With that said, please let me know if I haven't been clear about any of this. It is as simple a system that I could think of in order to accomplish what can be a very difficult task. This is why I am a Casper user. There may be fancier ways to do things, but I like the simplest. I hope I didn't leave anything out as I've only given myself a few moments to write this. I'm happy to comment on it as this was highly successful during our run a few weeks ago. While we took our time going through our students (only about 365 in a day) I could have lit this off and cleared the whole school with accountability in a MAXIMUM of 7 min from any computers "check in". Again, average time was 110 seconds over wifi ;-)

P.S. I am not a script guru by any means.


@Chris_Hafner Do the AAMEE uninstallers take care of de-activating the licenses for you?

Valued Contributor II

Ahhh... I should point out that these are CS 5.5 licenses on a "site" license model form before CC... so no, but they don't have to be. We handle all Adobe upgrades via -self-service. However, we're moving to CC either this year or next and will deal with that then.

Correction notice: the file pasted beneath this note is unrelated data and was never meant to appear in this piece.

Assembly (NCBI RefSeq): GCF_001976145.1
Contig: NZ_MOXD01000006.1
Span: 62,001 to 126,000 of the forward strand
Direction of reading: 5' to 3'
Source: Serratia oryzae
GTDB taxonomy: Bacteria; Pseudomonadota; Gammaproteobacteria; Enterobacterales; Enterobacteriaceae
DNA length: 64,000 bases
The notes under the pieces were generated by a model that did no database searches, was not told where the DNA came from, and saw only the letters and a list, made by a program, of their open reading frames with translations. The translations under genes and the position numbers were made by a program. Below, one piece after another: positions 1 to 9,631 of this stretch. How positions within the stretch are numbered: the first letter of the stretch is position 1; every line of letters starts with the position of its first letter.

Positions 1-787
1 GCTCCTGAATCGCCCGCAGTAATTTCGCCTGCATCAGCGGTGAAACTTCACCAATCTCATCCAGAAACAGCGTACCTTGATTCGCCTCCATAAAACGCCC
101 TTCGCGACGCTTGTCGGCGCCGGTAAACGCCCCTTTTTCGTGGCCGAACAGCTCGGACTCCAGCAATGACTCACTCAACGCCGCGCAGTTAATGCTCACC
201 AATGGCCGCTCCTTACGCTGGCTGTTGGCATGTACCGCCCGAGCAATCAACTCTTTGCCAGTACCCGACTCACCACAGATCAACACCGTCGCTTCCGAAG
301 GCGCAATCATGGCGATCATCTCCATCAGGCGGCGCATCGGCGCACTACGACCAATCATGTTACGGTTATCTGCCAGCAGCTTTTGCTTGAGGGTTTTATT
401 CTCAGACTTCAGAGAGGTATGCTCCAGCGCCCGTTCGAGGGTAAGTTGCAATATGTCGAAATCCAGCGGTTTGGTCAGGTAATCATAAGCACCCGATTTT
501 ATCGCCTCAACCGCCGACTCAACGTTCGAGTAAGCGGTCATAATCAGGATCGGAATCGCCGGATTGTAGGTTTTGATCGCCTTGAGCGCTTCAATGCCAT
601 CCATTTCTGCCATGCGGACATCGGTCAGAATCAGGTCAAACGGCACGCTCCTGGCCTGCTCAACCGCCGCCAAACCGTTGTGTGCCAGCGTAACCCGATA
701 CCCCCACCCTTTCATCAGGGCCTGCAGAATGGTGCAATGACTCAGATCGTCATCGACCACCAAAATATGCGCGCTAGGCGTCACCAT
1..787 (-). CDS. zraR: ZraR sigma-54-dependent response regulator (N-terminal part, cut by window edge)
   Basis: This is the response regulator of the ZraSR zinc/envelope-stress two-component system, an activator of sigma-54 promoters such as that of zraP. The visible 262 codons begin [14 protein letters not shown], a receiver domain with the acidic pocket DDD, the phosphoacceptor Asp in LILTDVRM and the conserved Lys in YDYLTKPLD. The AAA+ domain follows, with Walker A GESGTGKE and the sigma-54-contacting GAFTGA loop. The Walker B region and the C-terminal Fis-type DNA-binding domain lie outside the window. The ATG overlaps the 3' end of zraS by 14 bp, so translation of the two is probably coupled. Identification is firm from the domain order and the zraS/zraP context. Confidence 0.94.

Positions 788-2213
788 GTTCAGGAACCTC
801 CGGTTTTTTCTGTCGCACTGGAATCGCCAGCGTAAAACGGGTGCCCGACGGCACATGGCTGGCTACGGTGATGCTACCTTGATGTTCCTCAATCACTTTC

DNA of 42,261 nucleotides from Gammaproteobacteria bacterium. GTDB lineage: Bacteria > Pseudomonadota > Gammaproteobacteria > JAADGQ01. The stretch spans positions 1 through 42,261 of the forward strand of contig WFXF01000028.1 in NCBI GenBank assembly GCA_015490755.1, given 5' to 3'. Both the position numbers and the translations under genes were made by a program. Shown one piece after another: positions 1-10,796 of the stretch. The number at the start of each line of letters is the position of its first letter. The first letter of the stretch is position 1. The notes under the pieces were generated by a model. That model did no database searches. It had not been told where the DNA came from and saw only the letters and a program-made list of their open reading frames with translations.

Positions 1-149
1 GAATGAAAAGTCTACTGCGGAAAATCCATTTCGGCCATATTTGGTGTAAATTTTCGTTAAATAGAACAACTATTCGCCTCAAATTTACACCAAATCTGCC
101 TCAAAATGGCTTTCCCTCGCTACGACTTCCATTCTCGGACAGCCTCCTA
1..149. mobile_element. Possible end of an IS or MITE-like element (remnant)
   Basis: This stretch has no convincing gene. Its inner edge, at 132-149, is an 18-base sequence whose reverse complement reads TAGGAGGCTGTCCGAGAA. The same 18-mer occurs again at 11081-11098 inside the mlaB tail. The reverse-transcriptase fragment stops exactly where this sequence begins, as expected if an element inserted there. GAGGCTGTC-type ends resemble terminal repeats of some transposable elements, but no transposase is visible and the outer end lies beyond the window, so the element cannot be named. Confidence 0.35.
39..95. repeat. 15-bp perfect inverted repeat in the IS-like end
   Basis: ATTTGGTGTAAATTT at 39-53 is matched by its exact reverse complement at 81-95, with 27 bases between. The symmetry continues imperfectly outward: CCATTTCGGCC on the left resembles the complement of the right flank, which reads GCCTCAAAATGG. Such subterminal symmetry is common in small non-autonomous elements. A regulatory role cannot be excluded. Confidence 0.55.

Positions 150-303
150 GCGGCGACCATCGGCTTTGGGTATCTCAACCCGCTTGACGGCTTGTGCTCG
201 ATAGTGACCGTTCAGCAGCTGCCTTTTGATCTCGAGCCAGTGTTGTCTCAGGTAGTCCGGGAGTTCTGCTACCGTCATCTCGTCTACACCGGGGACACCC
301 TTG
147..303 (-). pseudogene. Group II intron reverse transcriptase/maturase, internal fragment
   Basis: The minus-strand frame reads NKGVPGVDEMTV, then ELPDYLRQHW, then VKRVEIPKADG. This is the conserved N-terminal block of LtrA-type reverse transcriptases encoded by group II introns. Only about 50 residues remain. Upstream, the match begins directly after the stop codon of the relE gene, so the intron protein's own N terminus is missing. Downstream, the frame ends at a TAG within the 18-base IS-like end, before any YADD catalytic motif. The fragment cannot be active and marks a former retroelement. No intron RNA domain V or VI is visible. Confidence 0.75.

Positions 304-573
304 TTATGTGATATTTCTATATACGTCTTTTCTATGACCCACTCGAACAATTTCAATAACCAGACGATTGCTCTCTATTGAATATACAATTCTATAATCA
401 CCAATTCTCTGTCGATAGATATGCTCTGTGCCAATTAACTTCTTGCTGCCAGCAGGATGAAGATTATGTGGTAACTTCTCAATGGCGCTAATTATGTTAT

Valued Contributor

At my old job we used Self Service for just about everything.

1.) Upgrade OSX package from Mt Lion -> Mavericks
2.) OS X patches from 10.9.1 -> 10.9.2
3.) Licensed software installed based on AD group membership
4.) Self Service scripts for computer health and virus scanning
5.) Separate section for Desktop Support Tools and Scripts
6.) Common issue fixes for end user self support
7.) Cataloguing important web links for users

Contributor II

I use Self Service for all sorts of little things, which has made life for me and my users orders of magnitude easier.

But the one thing I'm proud of is a little script I knocked up to help with password changes. We run an AD environment, and a proxy that uses NTLM auth, and it was always a hassle when it came time to change password (every 90 days). It mostly came down to user education, but there were constantly issues of keychains not getting updated, accounts getting repeatedly locked out, etc. It was a mess.